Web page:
Tuesday, 25 September 2012

Should essential oils be avoided in pregnancy?

Pregnancy is a red flag. Simple as that for most practicioners unless there are specific physical care reasons to continue more diluted treatments. For mental care then inhalation is good and can continue anyway. Come delivery yes Jasmine at the birth.

On dilutions a 3% blend in 5 ml of carrier, 20 drops to a ml so thats just one drop of three essential oils in the blend with higher dilutions for children eg 10ml of carrier.

Having the evidence base to hand for each essential oil used is good practice and these days very easily assembled as part of your protocol.

Standard stuff I know but you cant say it too often. 

 Caution is the word.  The term emmenague is used for herbs which stimulate menstruation so naturally its best to stay away from those oils. Some oils like parsley oil are downright dangerous in pregnancy and must be avoided. 

Many mums are well into the first trimester before realising they are pregnant.  Some mums can tell straight away.  As ever it comes down to the individual before you.  If they are finding light EO inhalation supportive for conditions eg weight loss or depression before finding themselves pregnant there seems no particular reason to stop as that will be supportive of the pregnancy. Fortunately though most mums have children young so would be less likely to be using EOs for self care or pleasure so less likely to miss them. 

EOs do find their way into fruit juices and bakery in particular as flavouring but obviously in tiny proportions (yes in home cooking the lemon or vanilla cake might get a good dose but you only need a little to impart the taste!).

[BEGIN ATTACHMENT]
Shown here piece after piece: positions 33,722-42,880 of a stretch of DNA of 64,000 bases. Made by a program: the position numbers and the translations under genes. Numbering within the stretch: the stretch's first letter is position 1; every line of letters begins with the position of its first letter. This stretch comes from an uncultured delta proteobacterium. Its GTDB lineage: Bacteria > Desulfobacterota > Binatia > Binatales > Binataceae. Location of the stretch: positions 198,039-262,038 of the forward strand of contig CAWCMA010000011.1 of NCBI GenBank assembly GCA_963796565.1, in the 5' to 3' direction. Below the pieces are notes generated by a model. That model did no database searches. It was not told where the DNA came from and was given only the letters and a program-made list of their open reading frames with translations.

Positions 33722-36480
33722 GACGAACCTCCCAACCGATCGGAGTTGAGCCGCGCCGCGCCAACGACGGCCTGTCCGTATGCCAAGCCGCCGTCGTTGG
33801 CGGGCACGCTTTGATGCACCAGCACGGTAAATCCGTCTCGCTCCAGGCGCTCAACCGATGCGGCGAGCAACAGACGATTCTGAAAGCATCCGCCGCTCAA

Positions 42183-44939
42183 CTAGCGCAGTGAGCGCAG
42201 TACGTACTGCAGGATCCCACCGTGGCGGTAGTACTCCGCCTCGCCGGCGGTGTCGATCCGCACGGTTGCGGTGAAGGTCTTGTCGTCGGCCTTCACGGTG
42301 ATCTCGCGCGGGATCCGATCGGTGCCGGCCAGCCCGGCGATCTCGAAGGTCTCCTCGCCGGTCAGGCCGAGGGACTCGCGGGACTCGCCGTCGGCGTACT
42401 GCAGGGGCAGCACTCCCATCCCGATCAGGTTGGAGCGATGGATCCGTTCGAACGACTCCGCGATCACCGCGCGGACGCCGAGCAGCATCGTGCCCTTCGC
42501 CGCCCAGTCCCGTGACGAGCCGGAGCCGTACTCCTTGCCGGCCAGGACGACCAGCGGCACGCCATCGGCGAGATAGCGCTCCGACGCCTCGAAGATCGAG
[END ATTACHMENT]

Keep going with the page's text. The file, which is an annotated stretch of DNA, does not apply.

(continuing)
Tiran makes a very good point that medically chemicals are avoided if at all possible during pregancy so if medication is being avoided that must also apply to EOs in any significant dose but the mum will know.  Particularly in the latter stages of pregnancy the heightened sense of smell in pregnancy warns of danger.  When teaching a class we warn pregnant nurses to excuse themselves if it doesnt feel right.

Ian Brealey


"Clinical Aromatherapy for Pregnancy and Childbirth" Denise Tran

Bakerink, JA. Gospe Pediatrics 98(5) 944-947 Multiple organ failure after ingesting pennyroyal

"Clinical Aromatherapy for Pregnancy and Labor" Course by RN, Aromatherapist Pam Conrad

Burns, E. "Using Aromatherapy in childbirth" Nursing Times 90 (9) 54-60

"American College of Healthcare Sciences" Aromatherapy Program, Portland, Oregon
"Clinical Aromatherapy" Jane Buckle and her Aromatherapy Course

"Aromatherapy for Health Professionals" Shirley Price

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